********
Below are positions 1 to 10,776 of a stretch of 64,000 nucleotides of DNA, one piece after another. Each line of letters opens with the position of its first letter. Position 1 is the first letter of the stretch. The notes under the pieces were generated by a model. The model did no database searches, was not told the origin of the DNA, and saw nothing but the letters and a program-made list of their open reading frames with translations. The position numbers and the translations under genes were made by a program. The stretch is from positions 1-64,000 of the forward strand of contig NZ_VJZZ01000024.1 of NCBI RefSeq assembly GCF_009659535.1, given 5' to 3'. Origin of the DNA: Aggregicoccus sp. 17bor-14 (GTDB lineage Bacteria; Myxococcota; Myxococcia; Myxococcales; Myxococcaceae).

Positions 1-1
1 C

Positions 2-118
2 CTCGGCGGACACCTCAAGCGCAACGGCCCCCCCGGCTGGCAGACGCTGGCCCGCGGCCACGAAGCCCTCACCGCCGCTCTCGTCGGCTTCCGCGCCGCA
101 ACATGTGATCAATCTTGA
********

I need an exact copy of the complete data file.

Below are positions 1 to 10,776 of a stretch of 64,000 nucleotides of DNA, one piece after another. Each line of letters opens with the position of its first letter. Position 1 is the first letter of the stretch. The notes under the pieces were generated by a model. The model did no database searches, was not told the origin of the DNA, and saw nothing but the letters and a program-made list of their open reading frames with translations. The position numbers and the translations under genes were made by a program. The stretch is from positions 1-64,000 of the forward strand of contig NZ_VJZZ01000024.1 of NCBI RefSeq assembly GCF_009659535.1, given 5' to 3'. Origin of the DNA: Aggregicoccus sp. 17bor-14 (GTDB lineage Bacteria; Myxococcota; Myxococcia; Myxococcales; Myxococcaceae).

Positions 1-1
1 C

Positions 2-118
2 CTCGGCGGACACCTCAAGCGCAACGGCCCCCCCGGCTGGCAGACGCTGGCCCGCGGCCACGAAGCCCTCACCGCCGCTCTCGTCGGCTTCCGCGCCGCA
101 ACATGTGATCAATCTTGA